Alcohol industry criticised for failing consumers

Alcoholic drinks makers are falling short of their corporate social responsibilities by not including sufficient health information on their products, according to Alcohol Concern.

The charity’s “Message in a Bottle” report reveals that only 4% of products it reviewed carried all five criteria set out by the Department of Health as the ideal components of an alcohol label.

These are namely unit information, sensible drinking guidelines, information about drinking when pregnant, the Drinkaware website address and the “know your limits” slogan.

The charity claims that only 18% of products carried information about sensible drinking levels, while just over half carried unit information.

It looked at ten promoted products in branches of five supermarkets – Sainsbury’s, Tesco, Asda, Morrisons and Waitrose.

Alcohol Concern says the drinks industry is not keeping its own promise, made last year, to improve alcohol labelling and has used the report as an opportunity to renew its call on the Government to introduce mandatory health warnings on alcohol products and for supermarkets to only promote products that are clearly labelled.

Don Shenker, chief executive of Alcohol Concern, says: “There is a huge disparity between the drinks industry’s enthusiasm to promote and advertise alcohol to the public and their willingness to give consumers the facts about what they are drinking.”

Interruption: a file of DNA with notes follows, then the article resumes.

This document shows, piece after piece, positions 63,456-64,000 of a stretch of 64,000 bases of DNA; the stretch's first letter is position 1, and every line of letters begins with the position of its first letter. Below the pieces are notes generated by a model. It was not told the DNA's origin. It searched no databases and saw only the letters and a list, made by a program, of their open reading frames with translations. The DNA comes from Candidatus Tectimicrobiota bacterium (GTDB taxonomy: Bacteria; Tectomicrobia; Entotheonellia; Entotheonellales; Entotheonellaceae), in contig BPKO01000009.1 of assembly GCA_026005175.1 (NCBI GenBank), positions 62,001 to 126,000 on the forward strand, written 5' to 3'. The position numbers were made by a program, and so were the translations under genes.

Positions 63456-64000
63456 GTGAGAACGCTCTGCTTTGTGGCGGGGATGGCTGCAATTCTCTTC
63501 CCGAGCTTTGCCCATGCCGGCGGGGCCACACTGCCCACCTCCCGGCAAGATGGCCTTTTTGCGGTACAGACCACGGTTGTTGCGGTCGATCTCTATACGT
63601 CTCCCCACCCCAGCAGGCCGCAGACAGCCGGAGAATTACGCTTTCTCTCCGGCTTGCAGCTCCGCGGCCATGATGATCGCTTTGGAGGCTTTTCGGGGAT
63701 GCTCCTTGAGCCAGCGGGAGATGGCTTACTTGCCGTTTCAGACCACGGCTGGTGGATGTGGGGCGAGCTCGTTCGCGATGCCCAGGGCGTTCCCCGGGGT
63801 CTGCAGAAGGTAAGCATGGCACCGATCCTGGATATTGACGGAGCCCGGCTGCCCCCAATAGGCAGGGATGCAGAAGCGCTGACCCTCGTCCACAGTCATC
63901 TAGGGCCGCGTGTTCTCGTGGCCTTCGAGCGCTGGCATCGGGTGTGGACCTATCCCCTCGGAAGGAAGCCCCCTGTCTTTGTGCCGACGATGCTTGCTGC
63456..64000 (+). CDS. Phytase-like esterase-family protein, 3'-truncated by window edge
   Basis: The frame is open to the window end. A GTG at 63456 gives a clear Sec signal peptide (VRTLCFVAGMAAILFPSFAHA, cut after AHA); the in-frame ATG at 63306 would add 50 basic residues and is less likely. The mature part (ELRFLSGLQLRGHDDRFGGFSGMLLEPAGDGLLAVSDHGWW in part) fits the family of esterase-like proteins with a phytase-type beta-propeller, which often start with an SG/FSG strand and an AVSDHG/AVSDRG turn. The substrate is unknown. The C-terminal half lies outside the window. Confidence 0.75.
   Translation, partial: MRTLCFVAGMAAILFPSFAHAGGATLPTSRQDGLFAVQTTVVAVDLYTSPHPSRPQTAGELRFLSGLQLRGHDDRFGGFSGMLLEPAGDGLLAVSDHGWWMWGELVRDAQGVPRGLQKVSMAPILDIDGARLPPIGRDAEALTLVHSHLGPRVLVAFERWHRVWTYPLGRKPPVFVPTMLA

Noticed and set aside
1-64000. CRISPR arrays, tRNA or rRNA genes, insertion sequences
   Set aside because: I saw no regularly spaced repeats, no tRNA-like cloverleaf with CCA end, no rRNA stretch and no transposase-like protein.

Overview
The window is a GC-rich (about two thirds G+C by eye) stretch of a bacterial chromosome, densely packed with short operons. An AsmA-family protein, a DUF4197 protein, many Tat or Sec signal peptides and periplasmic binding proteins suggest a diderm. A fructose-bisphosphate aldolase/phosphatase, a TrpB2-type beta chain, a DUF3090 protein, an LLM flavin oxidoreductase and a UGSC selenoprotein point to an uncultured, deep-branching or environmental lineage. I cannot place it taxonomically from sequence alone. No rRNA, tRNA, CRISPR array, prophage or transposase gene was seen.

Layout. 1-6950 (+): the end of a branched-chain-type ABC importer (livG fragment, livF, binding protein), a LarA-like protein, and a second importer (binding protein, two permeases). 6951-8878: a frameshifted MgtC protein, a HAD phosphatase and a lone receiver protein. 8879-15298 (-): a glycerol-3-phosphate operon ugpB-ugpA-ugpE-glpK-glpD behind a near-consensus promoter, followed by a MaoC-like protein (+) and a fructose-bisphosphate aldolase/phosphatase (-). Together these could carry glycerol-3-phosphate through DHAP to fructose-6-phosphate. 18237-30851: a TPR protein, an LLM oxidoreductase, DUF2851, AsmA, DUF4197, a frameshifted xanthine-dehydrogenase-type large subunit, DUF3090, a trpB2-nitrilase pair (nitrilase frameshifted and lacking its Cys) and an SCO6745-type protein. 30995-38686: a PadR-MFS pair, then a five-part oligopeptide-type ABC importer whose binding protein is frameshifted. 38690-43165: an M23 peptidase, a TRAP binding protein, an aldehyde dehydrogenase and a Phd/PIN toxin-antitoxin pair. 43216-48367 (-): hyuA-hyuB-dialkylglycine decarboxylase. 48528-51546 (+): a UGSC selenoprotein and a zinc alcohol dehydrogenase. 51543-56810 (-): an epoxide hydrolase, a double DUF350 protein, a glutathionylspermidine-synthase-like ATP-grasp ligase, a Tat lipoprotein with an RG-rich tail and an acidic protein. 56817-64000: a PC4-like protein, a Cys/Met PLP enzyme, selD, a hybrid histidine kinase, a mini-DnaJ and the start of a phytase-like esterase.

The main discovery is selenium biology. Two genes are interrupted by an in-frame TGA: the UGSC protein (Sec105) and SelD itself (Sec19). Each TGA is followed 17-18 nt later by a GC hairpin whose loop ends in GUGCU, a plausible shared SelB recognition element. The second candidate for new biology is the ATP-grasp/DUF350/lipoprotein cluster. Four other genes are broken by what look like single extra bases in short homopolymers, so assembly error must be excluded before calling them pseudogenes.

David Poley, chief executive of the Portman Group, the social responsibility body for drinks producers, says the inclusion of responsible drinking information on labels is becoming “increasingly common”.

He adds that industry funded alcohol information Drinkaware website is promoted “extensively” on packs.

“Labelling is only one way that companies can communicate the sensible drinking message,” he says. 

The charity’s comments come in the same week as details of the “Campaign for Smarter Drinking” were revealed.

The £100m campaign, developed by 45 companies in partnership with industry-funded charity Drinkaware and the Government, aims to change young people’s attitudes to drunkenness and alcohol misuse.

Pubs, bars, phoneboxes, supermarkets and off licences nationwide will carry campaign posters, drink mats, stickers and shelf strips presenting tips for smarter drinking.

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